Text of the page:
Tracer Hand, Saturday, 7 January 2023 21:24 (one year ago) link

Five minutes in, and this is already fairly insane.

The Triumphant Return of Bernard & Stubbs (Raymond Cummings), Saturday, 7 January 2023 23:26 (one year ago) link

This was fun, but yeah, I probably prefer the first one.

The Triumphant Return of Bernard & Stubbs (Raymond Cummings), Sunday, 8 January 2023 01:47 (one year ago) link

I think I'm like them both about the same, for slightly different reasons.

Urbandn hope all ye who enter here (dog latin), Sunday, 8 January 2023 01:55 (one year ago) link

I appreciated how Miles’ friend “who was going through some things” was never revealed as some central part of this story. He was just a non-detail.

The Triumphant Return of Bernard & Stubbs (Raymond Cummings), Sunday, 8 January 2023 13:35 (one year ago) link

He was fun in "Moonlight Kingdom." In some ways he's the most insufferable when he's doing Serious Acting, and the most enjoyable when he's doing silly character stuff (like this or Wes Anderson or iirc "Birdman").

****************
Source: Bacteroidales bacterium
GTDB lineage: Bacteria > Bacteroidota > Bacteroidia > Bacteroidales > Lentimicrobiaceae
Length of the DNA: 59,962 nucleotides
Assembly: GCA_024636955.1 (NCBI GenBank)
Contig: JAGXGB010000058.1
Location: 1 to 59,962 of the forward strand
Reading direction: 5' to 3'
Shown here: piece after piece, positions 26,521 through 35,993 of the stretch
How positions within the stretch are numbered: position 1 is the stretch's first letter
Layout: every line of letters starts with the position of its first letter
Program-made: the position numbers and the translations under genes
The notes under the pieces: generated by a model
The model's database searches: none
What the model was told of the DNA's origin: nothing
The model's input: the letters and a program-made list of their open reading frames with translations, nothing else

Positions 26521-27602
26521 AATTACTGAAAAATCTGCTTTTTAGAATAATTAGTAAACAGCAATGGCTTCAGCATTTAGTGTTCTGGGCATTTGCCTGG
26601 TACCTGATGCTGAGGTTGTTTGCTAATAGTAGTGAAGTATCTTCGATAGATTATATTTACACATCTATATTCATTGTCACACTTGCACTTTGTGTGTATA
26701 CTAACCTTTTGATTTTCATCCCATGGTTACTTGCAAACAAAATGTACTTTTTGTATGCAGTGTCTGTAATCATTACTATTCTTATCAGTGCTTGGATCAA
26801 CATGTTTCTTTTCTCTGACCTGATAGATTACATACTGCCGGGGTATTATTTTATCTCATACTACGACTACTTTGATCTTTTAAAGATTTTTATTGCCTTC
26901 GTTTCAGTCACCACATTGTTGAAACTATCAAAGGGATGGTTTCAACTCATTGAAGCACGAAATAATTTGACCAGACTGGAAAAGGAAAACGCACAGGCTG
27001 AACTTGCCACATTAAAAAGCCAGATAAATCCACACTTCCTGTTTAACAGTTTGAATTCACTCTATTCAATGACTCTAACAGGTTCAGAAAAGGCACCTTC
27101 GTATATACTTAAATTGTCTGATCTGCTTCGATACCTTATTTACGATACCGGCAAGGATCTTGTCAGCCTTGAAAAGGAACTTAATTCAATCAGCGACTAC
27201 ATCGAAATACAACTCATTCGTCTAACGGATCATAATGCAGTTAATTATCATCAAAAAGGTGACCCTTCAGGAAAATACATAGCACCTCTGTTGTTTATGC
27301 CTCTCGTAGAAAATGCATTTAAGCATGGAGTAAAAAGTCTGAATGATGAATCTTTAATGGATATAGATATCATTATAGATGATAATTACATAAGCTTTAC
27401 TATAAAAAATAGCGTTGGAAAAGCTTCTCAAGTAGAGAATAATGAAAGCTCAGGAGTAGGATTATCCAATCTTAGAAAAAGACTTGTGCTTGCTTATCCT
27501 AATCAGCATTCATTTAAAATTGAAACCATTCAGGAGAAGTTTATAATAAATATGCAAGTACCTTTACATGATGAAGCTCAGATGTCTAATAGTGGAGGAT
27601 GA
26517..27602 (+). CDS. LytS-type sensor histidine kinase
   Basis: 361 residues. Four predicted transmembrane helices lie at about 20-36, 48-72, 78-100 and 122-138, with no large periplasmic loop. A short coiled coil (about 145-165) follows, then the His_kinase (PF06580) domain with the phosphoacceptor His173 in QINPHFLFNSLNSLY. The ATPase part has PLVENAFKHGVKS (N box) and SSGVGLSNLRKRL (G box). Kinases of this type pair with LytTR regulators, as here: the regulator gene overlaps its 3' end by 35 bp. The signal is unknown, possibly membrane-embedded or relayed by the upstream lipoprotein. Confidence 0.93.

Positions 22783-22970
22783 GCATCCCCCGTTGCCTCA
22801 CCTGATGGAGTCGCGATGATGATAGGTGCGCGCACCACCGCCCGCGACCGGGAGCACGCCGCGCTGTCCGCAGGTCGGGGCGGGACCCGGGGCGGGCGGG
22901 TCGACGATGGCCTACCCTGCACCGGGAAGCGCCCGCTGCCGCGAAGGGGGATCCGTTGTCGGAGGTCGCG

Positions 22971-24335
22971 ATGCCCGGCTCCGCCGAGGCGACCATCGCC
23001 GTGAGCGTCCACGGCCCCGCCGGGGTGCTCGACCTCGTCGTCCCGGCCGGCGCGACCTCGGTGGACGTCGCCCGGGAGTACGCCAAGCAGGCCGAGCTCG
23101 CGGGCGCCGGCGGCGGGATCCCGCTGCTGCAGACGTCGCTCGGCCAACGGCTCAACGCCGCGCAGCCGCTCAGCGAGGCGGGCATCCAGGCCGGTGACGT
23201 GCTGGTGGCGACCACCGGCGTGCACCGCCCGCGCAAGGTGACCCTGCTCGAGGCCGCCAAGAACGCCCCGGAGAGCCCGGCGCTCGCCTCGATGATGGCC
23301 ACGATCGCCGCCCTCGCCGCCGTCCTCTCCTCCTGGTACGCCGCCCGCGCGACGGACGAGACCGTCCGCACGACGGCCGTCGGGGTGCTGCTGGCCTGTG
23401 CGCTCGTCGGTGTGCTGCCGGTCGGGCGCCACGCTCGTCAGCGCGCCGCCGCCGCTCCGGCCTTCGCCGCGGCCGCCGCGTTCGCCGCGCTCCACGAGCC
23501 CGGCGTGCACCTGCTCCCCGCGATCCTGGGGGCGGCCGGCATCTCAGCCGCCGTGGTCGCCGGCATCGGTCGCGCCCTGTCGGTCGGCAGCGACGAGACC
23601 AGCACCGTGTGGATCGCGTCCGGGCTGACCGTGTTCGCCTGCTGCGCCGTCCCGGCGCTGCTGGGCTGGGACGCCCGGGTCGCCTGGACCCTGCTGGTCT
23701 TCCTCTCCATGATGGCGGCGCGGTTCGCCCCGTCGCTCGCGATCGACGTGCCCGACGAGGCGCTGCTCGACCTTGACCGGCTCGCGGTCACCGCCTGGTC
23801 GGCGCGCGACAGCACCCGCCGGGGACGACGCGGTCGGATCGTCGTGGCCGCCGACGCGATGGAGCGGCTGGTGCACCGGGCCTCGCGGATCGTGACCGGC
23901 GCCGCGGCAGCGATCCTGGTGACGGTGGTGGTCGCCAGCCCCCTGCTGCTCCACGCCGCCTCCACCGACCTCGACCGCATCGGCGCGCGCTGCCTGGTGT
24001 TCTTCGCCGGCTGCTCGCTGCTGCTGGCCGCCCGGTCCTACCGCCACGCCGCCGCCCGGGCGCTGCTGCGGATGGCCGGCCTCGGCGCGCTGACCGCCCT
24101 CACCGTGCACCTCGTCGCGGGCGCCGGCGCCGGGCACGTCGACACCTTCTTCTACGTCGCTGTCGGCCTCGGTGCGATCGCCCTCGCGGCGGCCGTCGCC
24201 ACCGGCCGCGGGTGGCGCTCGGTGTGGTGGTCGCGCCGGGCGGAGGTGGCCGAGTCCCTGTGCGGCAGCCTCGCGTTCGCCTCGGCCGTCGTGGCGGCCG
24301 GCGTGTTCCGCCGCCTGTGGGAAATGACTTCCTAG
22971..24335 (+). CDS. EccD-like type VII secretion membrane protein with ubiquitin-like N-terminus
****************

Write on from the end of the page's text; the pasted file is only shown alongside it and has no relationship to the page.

― Josh in Chicago, Sunday, December 25, 2022 12:02 PM (two weeks ago) bookmarkflaglink

He was the best past of “Birdman” and he was barely in it

The Triumphant Return of Bernard & Stubbs (Raymond Cummings), Sunday, 8 January 2023 13:42 (one year ago) link

xp he was just a good hang!

sault bae (voodoo chili), Sunday, 8 January 2023 13:48 (one year ago) link

I kinda suspected he wouldn't be, I thought it would be a hacky move to make that guy somehow relevant. Peg was the one I expected to hear more from, felt like that character was mostly there to deceive clever viewers who were going "you know what, I bet you anything it's the assistant"

frogbs, Sunday, 8 January 2023 18:07 (one year ago) link

i think she was mostly there to land the jokes about how birdie is not allowed to use her phone.

it seemed obvious to me from how all the characters were introduced that this was going not going to be an intricate whodunit and while i enjoyed it, it's using the pretext of the blanc character to tell a story about some other stuff. what johnson does with the third one will be interesting.

call all destroyer, Monday, 9 January 2023 03:15 (one year ago) link